UD’s Cousin Karen as Miss Prism…

… in The Importance of Being Earnest.

Some town wag…

… has placed a flamboyance of flamingos in Garrett Park’s Porcupine Woods.

As seen on UD‘s morning walk. She’s back from Harpers Ferry, having taken the MARC train to get there and the Amtrak from Chicago (an hour late) to get back.

It’s an insanely busy Saturday in town – there’s the farmer’s market, a plant swap (UD has nothing to swap, but would like to take, if they’ll let her), yard sales everywhere, etc. If you’re local, it’s a good day to see GP.

Off for a short trip to Harpers Ferry.

Trying to get there via the MARC train that stops right by UD’s house. We’ll see if this works. Will try to blog from there.

The view as you open UD’s front door on a rainy Monday morning.

We have memorial bookshelves.

This is the one for my mother, Mitzi Rapp, a historian.

The Woods So Wild.


Bird cage brought back from Bali. On a rainy Sunday morning.

Garrett Park Farmer’s Market…
… this morning.

Time to make your bid…

… for one of the Soltans’ Fangors. Bonham’s auction, May 15, New York City. (Scroll down to Lot 7 here.)

Details when you enlarge the image.

Peonies, Day Four
Here they are after a brief, violent storm yesterday afternoon. It left picturesque raindrops all over them.

Also seen all over town on this morning’s walk: Political signs. Details of the pitched battle for town council here. One sign – très Garrett Park – features first name only and an allusion to the trains that run through town. Indeed this candidate is a self-professed choochoophile who bought a house near the tracks so he could hear freight being hauled all the time.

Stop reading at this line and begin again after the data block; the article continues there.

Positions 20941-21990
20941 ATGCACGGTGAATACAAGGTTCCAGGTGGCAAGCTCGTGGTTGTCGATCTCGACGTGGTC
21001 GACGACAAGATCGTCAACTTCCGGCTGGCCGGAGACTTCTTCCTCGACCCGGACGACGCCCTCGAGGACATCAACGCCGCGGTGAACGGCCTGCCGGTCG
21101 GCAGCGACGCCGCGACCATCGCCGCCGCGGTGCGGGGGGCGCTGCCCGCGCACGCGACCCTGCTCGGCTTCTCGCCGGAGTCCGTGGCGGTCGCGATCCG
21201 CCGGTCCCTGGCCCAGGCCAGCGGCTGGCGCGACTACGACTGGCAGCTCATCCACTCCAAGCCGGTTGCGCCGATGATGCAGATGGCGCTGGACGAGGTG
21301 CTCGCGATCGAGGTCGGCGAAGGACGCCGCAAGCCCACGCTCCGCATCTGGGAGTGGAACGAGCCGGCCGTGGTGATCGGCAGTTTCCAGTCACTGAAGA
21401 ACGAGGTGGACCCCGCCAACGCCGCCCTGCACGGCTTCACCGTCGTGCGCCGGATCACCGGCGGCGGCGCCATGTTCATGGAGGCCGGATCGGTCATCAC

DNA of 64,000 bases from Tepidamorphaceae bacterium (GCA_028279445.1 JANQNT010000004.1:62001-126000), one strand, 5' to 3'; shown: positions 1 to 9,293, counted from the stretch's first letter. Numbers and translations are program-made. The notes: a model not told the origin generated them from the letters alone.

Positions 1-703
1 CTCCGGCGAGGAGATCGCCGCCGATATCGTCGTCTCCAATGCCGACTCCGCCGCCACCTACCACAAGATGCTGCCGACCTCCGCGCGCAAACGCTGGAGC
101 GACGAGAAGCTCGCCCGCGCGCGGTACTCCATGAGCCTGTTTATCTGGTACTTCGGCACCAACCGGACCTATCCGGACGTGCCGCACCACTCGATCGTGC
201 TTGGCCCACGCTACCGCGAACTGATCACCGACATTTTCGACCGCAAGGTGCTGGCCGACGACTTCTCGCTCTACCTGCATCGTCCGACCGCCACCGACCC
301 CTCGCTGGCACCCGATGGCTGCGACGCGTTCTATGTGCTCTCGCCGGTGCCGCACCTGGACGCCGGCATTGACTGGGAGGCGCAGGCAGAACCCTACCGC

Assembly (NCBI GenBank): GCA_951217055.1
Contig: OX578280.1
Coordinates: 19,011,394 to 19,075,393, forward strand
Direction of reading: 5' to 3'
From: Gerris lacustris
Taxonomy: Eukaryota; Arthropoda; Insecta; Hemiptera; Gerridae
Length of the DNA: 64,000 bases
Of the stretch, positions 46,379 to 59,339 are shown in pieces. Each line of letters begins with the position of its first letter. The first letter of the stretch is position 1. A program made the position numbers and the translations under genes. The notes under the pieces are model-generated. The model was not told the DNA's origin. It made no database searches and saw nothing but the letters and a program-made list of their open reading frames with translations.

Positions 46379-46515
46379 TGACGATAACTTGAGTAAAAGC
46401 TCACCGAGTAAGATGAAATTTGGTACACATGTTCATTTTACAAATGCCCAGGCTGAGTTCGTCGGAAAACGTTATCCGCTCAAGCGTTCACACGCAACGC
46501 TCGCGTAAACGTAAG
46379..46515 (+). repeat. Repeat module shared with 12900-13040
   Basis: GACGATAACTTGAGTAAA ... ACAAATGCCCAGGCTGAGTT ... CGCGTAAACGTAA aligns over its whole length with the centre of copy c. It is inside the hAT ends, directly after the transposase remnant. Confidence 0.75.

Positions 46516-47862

I would have designed the poster with the train pulling in the same direction as the dynamically rendered PHIL. As it is, he seems not on track, but rather at odds with himself.

Morning fog; deer; downed trees chopped and ready to be dragged into the woods.
Their silhouettes in the fog are elegant. UD‘s backyard is way primeval.

A wealth of globed peonies…

abounds along UD‘s early morning Garrett Park walks. She’s been following one planting in particular (see photograph a few posts below this one) as “the fist of a bud / sprung into petals” begins to do its petaling thing. So here’s a picture of the same peonies twenty-four hours after that first picture.

Just beginning to unfold. Loosening their green sheathes.

The Park Ascending

Garrett Park wakes up, and UD watches it happen on today’s walk.

Food supply trucks begin to arrive at Black Market Bistro. So that Garrett Parkers need not spend one day bereft of excellently prepared fresh seafood.
Foreground and middle distance, Snowball Viburnum (I think), in Porcupine Woods (the porcupine — as in Don’t Tread on Me — is the town mascot).

As UD walked along Strathmore Avenue, a big red fox slowly crossed in front of her, gazing at your blogeuse the entire time. Two families in town keep chickens, and a neighbor told me the other day that a fox got into one of the henhouses and went to town.

Snapshots from Home

Two images from this morning’s walk through Garrett Park.

Peonies, in a little public green planted and maintained by Garrett Parkers, about to bloom.
One of my favorite GP houses: stylish weathered fence; teeming with woodland plants. See how the house blends into its setting rather than destroying the setting and being a vile mcmansion.

Green on Green on Green.
Chez UD, this evening.

Candidates’ Forum, Garrett Park, Maryland